A day trip to Seville brings with it the promise of diving into a time gone by. The city on the banks of the Guadalquivir river has preserved its Moorish heritage, and still resonates with the sights, sounds and smells of the past.
The best way to explore this medieval city is to head into Barrio Santa Cruz, the former Jewish quarter of Seville (Juderia). Pulsating with activity, Barrio Santa Cruz’s narrow streets are lined with fresh orange trees, engaging street performers, vibrant tapas bars, and quaint shops selling souvenirs and artisan work. But what makes Barrio Santa Cruz the epicenter of Seville’s tourism, is its proximity to major historic landmarks such as the Seville Cathedral and the Alcazar of Seville.
Alcazar of Seville
One of the first places I visited in Seville, the Alcazar of Seville is an extraordinary monument of world renown. Probably the most beautiful example of Mudejar architecture in the Iberian Peninsula, I found myself roaming around the palace complex gobsmacked and oblivious to the passage of time.
From the serene underground rainwater pools to the crowning majesty of the Salon de Embajadores, the Alcazar of Seville is an architecture lover’s delight. A true feast to the eyes in terms of geometric patterns, latticework, symbolic arches and tiles inlaid with inscriptions.
Also known as the Catedral de Santa Maria de la Sede, the Seville Cathedral has been recognized as a World Heritage Site by UNESCO. It is the largest Gothic cathedral in entire Christendom, as well as the third largest church in the world. If you come face-to-face with the Seville Cathedral, you will understand how huge the place is. It occupies an area of more than 23,500 square meters!
One of the most iconic elements of the Seville Cathedral’s exterior facade is the Giralda Tower. During the reign of the Moors in Spain, this bell tower was originally built as a minaret under the Almohad dynasty. It was designed to imitate the minaret of the Koutoubia Mosque in Marrakech, Morocco. During the Reconquista period, a Renaissance design was added to the top of the bell tower.
As I focused up at the Giralda Tower to take this photo, I couldn’t help but admire the artisan’s hand. The architectural integrity of the latticework on this single slab of stone is just magnificent! The Giralda tower has always served as an important symbol of Seville since medieval times. Even today, the bell tower adorns the emblem of Seville.
The current town hall of Seville was built in 1526 after the wedding of Holy Roman Emperor Carlos V with Isabella of Portugal. It was felt that such a building would better represent the regional importance of Seville.
Also known as Casa Consistorial de Sevilla, the Ayuntamiento’s broad facade is decorated with Plateresque reliefs. If you look closely, you can find famous characters from mythology and history. Did you manage to locate Hercules and Julius Caesar?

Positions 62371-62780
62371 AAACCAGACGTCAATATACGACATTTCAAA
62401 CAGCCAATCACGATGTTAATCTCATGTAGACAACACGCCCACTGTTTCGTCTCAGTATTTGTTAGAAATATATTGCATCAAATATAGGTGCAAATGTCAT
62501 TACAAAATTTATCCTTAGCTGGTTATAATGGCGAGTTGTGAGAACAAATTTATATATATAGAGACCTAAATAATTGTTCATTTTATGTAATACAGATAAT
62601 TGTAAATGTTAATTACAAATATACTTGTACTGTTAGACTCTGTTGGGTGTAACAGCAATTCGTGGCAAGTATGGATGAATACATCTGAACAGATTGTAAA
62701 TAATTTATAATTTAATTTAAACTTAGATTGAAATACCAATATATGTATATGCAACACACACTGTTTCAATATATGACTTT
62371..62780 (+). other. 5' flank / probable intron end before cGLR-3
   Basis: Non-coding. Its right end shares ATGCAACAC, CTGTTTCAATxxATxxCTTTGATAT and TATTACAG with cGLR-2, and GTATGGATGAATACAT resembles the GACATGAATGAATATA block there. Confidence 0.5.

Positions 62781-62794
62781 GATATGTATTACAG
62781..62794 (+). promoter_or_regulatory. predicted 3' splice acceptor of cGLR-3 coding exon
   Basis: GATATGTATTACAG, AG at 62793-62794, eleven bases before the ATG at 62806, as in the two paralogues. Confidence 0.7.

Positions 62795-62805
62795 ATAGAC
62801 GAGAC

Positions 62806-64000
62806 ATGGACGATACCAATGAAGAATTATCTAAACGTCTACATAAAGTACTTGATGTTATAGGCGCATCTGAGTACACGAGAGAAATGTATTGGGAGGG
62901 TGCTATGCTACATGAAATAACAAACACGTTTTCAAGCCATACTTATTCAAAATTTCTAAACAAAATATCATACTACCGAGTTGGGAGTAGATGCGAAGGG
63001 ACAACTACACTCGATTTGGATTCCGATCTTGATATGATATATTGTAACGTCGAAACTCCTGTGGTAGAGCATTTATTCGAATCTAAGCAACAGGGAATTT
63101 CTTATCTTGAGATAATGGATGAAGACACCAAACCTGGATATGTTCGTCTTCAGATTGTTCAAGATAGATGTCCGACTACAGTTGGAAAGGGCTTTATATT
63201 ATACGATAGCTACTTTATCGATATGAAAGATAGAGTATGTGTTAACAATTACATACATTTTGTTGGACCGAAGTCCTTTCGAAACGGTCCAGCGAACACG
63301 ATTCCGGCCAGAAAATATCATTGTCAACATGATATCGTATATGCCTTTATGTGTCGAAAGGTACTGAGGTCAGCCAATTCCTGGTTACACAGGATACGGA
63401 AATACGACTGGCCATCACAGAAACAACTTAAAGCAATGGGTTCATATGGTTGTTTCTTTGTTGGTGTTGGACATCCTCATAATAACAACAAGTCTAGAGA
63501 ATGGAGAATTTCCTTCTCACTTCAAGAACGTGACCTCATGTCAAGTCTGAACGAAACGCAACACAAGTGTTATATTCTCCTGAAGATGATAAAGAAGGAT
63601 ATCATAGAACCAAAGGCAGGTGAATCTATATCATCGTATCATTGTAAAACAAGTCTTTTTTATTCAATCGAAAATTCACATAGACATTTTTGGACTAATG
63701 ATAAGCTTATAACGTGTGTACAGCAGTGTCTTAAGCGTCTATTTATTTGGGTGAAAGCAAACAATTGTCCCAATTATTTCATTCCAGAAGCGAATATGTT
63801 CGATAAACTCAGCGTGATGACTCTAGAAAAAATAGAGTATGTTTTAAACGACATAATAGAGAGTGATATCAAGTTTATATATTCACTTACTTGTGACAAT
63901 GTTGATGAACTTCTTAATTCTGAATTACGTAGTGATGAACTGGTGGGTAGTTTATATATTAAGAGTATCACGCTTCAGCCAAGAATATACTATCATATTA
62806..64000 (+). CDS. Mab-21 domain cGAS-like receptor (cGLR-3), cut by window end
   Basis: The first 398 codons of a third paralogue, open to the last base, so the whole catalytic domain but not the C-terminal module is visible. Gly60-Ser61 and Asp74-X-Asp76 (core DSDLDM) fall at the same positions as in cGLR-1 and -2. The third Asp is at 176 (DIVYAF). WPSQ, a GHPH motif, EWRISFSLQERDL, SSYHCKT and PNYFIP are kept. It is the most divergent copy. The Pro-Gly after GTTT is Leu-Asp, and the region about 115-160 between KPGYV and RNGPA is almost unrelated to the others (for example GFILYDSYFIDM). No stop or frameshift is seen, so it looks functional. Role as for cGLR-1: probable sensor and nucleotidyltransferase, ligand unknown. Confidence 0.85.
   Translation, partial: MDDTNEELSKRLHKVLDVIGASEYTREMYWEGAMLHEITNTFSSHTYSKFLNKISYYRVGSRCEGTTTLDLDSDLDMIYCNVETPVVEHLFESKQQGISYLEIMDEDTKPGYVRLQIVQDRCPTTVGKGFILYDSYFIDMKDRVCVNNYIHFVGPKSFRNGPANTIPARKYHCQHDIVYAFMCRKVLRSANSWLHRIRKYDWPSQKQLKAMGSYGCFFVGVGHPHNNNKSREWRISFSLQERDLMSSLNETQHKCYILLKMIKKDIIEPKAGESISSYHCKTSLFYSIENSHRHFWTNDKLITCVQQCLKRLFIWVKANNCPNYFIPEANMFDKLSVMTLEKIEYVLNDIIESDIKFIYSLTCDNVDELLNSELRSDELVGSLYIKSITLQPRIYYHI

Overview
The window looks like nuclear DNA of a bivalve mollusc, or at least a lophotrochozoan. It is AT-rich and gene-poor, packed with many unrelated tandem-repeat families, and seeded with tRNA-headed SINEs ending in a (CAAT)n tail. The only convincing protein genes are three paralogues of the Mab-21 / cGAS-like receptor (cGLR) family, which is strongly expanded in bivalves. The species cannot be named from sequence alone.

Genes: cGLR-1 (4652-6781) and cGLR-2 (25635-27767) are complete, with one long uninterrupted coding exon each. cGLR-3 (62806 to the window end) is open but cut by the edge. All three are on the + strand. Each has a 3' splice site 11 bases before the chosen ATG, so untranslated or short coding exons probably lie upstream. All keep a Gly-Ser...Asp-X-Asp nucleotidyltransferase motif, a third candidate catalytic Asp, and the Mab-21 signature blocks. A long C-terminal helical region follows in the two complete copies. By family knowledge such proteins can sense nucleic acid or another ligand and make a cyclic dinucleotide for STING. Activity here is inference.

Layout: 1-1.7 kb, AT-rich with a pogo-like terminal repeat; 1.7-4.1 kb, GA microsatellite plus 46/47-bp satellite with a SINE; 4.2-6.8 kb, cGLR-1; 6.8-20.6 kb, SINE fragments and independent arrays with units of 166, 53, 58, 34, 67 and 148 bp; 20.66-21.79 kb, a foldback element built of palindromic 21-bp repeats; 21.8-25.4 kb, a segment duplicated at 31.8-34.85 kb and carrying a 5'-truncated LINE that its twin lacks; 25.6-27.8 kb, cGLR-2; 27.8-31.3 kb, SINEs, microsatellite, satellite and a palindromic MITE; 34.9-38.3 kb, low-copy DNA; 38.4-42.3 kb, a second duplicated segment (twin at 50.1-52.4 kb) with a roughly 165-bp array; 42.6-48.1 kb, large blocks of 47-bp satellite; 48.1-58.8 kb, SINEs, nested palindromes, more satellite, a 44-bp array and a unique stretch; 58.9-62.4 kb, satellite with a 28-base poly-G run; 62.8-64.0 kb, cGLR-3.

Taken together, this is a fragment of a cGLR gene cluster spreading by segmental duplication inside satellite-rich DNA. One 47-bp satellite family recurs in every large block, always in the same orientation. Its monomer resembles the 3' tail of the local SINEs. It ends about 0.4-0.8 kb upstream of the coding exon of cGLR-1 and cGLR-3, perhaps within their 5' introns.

Plaza de toros de la Real Maestranza de Caballería de Sevilla
If you walk down a few blocks from Barrio Santa Cruz toward the Guadalquivir river, you will come across Seville’s most famous bullring. During the annual Seville fair, the bullring hosts some of the most well-known and challenging bullfighting festivals. The ring can seat up to 12,000 spectators and has a big fan following amid locals and tourists alike.
Note: Tours are offered of the bullring, with general entry tickets costing € 8.00
Parque de Maria Luisa and Plaza de Espana
A bit of a walk from Barrio Santa Cruz, the Plaza de Espana is a wonderful way to end your day trip to Seville. Located in the Parque de Maria Luisa, the plaza was built in 1928 for the Ibero-American Exposition in Seville.
Plaza de Espana is an outstanding commemoration of Regionalism Architecture, which incorporates elements of Renaissance Revival and Neo Mudejar styles of Spanish architecture. The artistic highpoint of Plaza de Espana is the impressive 50,000 square meter plaza surrounded by ornate spires, numerous windows and embellished balconies. The only other plaza from my travels that could rival the Plaza de Espana, is the Grand Place of Brussels.
As the setting sun’s rays dance on the reddish facade, the plaza starts to fill with flamenco street performers, evening revellers, food vendors, and tourists. It’s the perfect opportunity to catch a fairly cheap flamenco show, if you do not have the time (or money!) to book an actual performance.
Everyone comes to Plaza de Espana for the perfect evening in Seville. If you stand in the center of the plaza and cast a look around you, you too would never want to leave the seductive grandeur of Seville.
Popular Day Trips from Seville